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Our New London Connecticut Lawyers are Ready to Answer Your Social Security Questions
New London has been home to one of the key offices of Marasco & Nesselbush LPP for many years. We are proud to represent our neighbors and fellow members of the community in their legal struggles. Our practice in New London is dedicated to Social Security Disability problems. We help our clients apply for and obtain Social Security Disability Insurance or Supplemental Security Income.
If you live in New England and find yourself in a difficult financial situation due to a longstanding disability, call Marasco & Nesselbush. Our disability attorneys will offer unmatched representation of your interests and exceptional assistance in your fight for Social Security benefits. Whether you are about to file your initial application or have been denied in the past, our lawyers will carefully review your case and employ all their experience and knowledge to give you the best chance at a successful outcome. We have helped hundreds of people in circumstances similar to yours and we are confident that we can achieve the same outstanding results in your case too.
To help with your case, Marasco & Nesselbush attorneys will:
- Work closely with your doctors and medical providers to obtain and organize the medical details and evidence of your disability
- Help you file an initial SSDI application and appeal if your claim is denied – even more than once, if necessary
- Prepare you for the hearing before the Administrative Law Judge and counter the arguments of the medical and the vocational experts
- Help you obtain the maximum monthly benefits you are entitled to as well as all past due benefits
We work on a contingent fee basis, which means that you will not have any out-of-pocket expenses throughout the application and appeals process. Even the initial consultation is completely free. We will only collect our fees if you are awarded the benefits you apply for.
Please contact one of the experienced Marasco & Nesselbush attorneys at our New London office today and obtain free consultation on your case. We promise exceptional customer service and outstanding dedication to all of our clients.
Marasco & Nesselbush SSD Attorneys in New London, CT
Social Security Disability Insurance (SSDI) and Supplemental Security Income (SSI) are federal programs designed to help those struggling financially as a result of a severe disability. However, pursuing those benefits may be a long and stressful process. The denial rates are high, and the paperwork and bureaucracy can be simply overwhelming. Dealing with a disability while trying to get through a complicated SSDI or SSI application may prove too much to handle.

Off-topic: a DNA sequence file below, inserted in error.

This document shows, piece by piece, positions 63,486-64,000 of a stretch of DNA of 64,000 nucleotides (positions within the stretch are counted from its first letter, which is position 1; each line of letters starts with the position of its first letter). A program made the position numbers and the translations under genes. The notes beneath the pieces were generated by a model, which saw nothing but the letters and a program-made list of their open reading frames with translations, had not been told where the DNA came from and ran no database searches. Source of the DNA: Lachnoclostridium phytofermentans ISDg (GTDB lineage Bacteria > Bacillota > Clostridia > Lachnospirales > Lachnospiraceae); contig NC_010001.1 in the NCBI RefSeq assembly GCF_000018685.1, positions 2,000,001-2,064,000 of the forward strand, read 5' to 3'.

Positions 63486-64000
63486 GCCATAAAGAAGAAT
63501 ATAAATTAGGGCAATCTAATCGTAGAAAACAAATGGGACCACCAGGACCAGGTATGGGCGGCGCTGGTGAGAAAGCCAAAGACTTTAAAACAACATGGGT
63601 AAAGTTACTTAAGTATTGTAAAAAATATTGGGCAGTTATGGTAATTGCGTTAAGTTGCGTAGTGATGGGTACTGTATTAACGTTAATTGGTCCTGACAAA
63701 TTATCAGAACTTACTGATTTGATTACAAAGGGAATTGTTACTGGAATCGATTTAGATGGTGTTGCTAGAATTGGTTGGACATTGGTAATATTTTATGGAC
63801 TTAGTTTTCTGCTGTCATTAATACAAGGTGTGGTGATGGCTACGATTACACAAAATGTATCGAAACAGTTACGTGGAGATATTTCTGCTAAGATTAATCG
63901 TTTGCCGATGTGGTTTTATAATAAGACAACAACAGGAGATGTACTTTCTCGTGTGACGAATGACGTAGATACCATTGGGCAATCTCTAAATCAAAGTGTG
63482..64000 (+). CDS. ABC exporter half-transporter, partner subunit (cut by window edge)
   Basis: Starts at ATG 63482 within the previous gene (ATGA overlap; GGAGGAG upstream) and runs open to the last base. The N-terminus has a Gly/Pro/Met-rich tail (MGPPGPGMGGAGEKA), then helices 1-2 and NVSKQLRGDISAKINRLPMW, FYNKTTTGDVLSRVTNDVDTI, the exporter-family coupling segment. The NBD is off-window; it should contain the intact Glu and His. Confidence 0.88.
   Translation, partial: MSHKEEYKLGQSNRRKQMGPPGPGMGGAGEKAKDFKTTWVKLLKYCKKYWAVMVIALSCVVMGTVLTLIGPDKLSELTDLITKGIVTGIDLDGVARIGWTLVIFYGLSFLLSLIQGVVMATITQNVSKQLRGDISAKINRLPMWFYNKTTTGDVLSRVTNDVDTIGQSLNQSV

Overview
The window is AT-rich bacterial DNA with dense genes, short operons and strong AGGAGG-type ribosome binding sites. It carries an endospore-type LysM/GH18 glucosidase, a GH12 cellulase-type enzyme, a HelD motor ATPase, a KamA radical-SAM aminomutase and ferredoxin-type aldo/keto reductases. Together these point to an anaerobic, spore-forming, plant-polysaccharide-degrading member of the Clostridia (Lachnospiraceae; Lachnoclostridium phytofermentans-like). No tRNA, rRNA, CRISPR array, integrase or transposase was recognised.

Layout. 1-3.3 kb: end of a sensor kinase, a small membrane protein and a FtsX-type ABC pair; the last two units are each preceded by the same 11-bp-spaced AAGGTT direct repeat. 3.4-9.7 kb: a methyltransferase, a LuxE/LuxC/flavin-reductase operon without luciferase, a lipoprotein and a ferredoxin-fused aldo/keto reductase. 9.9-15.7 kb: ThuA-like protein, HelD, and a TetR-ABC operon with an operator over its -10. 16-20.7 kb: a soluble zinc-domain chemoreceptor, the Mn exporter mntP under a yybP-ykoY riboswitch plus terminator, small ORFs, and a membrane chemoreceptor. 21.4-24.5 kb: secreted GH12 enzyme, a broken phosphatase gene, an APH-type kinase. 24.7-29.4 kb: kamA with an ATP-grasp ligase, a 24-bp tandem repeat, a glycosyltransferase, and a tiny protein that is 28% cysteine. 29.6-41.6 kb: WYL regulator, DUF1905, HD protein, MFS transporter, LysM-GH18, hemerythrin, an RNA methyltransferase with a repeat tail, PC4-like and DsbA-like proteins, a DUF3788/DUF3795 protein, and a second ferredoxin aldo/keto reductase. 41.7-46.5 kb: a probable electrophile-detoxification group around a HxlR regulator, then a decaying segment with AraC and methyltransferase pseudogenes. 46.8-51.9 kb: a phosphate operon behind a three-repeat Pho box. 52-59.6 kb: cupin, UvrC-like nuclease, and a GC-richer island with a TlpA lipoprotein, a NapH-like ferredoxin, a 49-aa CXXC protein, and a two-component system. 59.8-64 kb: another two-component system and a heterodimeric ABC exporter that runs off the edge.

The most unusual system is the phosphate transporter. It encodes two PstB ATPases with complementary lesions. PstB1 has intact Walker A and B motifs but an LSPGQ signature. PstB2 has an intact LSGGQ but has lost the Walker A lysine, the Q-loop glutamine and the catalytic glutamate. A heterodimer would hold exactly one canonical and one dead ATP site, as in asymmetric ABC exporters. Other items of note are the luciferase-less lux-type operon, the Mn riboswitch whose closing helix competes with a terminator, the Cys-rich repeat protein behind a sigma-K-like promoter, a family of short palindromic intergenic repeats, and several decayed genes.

Marasco & Nesselbush – Attorneys Who Understand Your Needs
If you currently find yourself in a similar situation and are fighting for the benefits you rightfully deserve, you don’t have to fight alone. Marasco & Nesselbush Social Security Disability attorneys in New London, CT, are ready to provide the guidance and assistance that you truly need and deserve. We will fully commit to your case with a personal, empathetic approach. Our legal team will work hard to present your case in the most favorable way at every stage of the application and appeals process. You will be assigned a personal attorney who will take time to get to know you and carefully analyze the unique circumstances of your situation. He or she will always take time to update you on your rights and options, as well as answer your questions and listen to your concerns.
How We Can Help
Marasco & Nesselbush Social Security Disability legal team in New London, CT, will help you in the following ways:
- Work with your doctors and other health care providers in order to collect, organize and effectively present the supporting medical and legal evidence of your disability;
- Help you fill in your initial application without any formal errors or omissions while presenting your situation in the most favorable way;
- Assist and represent you through various stages of appeals if you have been denied;
- Re-open your old application to reclaim years of retroactive benefits, if possible;
- Prepare you for the hearing before the Administrative Law Judge;
- Elicit favorable and persuasive testimony from you during the hearing and cross-examine the medical and vocational experts;
- Ensure that you receive the maximum benefits corresponding to your financial needs and the scope of your disability;
- Ensure that you receive the correct amount of retroactive benefits.
SSDI vs SSI – Which Applies to You?
While both Social Security Disability Insurance and Supplemental Security Income are managed by the Social Security Administration, there are some key differences between the two programs. The common denominator is that, to be eligible for either of the two, the applicant needs to be a disabled person whose disability prevents them from engaging in significant gainful activity. In simple terms, this means that the programs are designed for disabled people with low or no income. However, in order to successfully apply for SSDI, a person must be insured for benefits. This means that they must have worked for a number of years – usually at least 5 to 10 full years – on a job covered under Social Security and earned a sufficient amount of work credits.